Random Thoughts: celebrity culture


Hanl Brown

Staff reporter Aden McClune shares his perspective on various issues in his weekly column, Random Thoughts.

Aden McClune, Staff Reporter

At this point in our development as a society, almost everyone is exposed to mass media and celebrity culture. Celebrity worship is not uncommon, and a standard topic to bring up to “break the ice” is commentary on whatever most recent drama is shocking the world (The Oscars, passing comments in interviews, the royals, etc.) These are distractions, obviously, either overt, or subtle, and are referred to as “The Spectacle.” 

The Spectacle, popularized by French philosopher Guy Debord, is simultaneously “all of society, as part of society, and as instrument of unification.” This may sound confusing, but one can piece it together as many of us are familiar with examples. The Royal Family, for instance. Everyone has seen those dozen magazines with spectacular headlining talking about who said what to who, how they reacted, how many times the queen has died this month, what scandal is next, etc. 

The latest situation at The Oscars is another excellent example of the spectacle. Who cares if some celebrity slapped another one? You don’t know them. You’ll never interact with them, and you’ll never be in their situation, much less get within 500 feet of where The Oscars is hosted. Why do people care? They care because they are engineered to care, and it is almost necessary to care in order to place yourself within our society.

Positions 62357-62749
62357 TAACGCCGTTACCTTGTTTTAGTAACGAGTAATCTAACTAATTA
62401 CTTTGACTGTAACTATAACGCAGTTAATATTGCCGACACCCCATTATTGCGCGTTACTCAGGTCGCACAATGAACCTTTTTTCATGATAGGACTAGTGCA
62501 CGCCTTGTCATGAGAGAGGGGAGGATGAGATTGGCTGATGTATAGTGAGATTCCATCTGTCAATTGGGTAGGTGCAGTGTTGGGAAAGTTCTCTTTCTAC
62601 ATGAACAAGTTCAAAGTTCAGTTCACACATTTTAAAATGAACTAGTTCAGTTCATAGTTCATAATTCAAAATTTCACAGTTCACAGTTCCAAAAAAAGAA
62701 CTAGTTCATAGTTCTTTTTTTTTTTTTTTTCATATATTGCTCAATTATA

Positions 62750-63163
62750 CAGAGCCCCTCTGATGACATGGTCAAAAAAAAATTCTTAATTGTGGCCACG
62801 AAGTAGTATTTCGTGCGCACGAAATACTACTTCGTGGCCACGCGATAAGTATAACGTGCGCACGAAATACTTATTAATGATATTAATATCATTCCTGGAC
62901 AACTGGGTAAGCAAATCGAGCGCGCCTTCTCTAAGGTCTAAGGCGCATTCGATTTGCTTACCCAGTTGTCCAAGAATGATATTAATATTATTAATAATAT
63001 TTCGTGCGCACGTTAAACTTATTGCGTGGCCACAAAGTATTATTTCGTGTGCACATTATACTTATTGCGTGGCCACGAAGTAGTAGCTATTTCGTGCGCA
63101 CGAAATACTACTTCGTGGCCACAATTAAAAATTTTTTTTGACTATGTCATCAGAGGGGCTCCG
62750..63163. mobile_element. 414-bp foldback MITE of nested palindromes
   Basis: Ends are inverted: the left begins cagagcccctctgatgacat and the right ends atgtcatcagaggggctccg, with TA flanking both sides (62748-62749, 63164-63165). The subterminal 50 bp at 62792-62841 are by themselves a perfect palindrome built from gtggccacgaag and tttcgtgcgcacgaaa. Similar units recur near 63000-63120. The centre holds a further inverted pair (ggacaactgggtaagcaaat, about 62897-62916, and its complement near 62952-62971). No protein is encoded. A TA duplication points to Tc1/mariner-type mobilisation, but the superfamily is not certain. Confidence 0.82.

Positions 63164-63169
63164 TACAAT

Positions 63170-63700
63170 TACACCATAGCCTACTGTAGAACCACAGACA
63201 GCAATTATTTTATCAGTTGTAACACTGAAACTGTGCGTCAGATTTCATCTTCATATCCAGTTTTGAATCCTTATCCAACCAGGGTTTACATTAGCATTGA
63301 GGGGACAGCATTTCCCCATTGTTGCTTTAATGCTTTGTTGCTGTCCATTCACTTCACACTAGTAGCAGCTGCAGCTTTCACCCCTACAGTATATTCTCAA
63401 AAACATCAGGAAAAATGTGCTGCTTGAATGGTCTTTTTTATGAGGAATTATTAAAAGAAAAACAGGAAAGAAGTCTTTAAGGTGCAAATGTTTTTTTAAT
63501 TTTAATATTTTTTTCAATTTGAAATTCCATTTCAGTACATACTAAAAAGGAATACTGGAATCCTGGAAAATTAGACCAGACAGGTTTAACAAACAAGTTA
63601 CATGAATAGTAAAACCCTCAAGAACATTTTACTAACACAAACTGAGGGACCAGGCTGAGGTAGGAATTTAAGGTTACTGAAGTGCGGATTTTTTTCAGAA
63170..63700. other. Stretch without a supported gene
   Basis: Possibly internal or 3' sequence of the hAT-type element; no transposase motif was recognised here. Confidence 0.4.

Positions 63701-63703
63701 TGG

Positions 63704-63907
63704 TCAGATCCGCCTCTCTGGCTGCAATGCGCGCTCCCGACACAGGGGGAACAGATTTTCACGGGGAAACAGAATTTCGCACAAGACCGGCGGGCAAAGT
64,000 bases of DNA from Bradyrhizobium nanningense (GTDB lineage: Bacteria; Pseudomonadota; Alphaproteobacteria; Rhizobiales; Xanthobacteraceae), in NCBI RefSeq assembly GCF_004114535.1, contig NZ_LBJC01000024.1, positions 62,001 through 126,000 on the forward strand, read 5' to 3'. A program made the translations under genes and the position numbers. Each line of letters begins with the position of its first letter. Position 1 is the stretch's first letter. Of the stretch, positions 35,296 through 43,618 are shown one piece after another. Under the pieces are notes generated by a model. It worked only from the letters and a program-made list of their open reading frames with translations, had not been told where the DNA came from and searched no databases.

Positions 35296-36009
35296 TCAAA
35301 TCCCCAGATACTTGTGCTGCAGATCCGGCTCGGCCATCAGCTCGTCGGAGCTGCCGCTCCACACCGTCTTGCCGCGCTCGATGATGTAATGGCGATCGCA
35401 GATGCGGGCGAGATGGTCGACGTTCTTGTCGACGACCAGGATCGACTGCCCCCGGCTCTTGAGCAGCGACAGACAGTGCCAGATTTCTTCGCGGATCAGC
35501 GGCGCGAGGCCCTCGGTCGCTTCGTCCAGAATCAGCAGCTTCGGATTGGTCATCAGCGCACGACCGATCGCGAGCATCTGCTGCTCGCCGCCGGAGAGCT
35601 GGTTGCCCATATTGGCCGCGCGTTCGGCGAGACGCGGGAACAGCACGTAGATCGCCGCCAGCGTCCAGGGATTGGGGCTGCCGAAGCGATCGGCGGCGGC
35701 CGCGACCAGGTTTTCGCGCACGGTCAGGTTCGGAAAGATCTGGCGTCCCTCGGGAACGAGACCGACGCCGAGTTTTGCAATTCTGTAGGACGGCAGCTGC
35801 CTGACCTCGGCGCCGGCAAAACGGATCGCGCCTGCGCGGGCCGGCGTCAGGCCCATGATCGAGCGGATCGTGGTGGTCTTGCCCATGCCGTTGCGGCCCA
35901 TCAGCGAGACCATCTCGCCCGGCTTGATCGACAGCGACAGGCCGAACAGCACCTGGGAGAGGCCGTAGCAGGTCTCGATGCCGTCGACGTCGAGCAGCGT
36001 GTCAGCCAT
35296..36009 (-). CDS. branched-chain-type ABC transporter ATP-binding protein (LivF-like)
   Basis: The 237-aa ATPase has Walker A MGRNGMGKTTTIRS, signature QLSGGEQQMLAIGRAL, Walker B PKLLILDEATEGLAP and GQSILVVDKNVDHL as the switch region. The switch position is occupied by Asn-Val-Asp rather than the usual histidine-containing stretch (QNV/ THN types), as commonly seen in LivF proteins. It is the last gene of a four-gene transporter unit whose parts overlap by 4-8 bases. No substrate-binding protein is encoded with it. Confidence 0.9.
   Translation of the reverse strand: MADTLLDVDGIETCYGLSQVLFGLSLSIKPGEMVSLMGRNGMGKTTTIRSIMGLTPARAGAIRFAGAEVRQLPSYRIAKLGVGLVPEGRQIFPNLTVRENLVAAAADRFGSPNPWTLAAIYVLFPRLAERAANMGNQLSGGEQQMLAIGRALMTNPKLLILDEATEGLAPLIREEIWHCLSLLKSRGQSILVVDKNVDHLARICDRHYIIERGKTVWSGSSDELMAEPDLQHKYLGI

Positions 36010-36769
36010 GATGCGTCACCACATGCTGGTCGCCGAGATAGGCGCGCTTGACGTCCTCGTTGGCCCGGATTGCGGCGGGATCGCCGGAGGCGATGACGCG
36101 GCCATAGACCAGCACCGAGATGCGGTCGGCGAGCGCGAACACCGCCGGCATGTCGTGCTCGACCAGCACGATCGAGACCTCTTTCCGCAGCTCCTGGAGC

Mass entertainment is also a clear example. Marvel movies for instance. Grown adults dedicate who knows how much of their time to endless discussions of these carnival rides of cinema. Viewing and reviewing, countless hours and money spent on something that doesn’t really matter, but it is specifically engineered to bring people in. Why? To distract the masses from class antagonisms.

The message and purpose of these things are clear, as Debord writes; “In the spectacle, which is the image of the ruling economy, the goal is nothing, development everything.” It exists simply to exist. It is endless.

I have attempted to do this very nuanced and complex topic some basic justice. If you’re interested, for further reading, the excellent 1967 work by Guy Debord can be found here.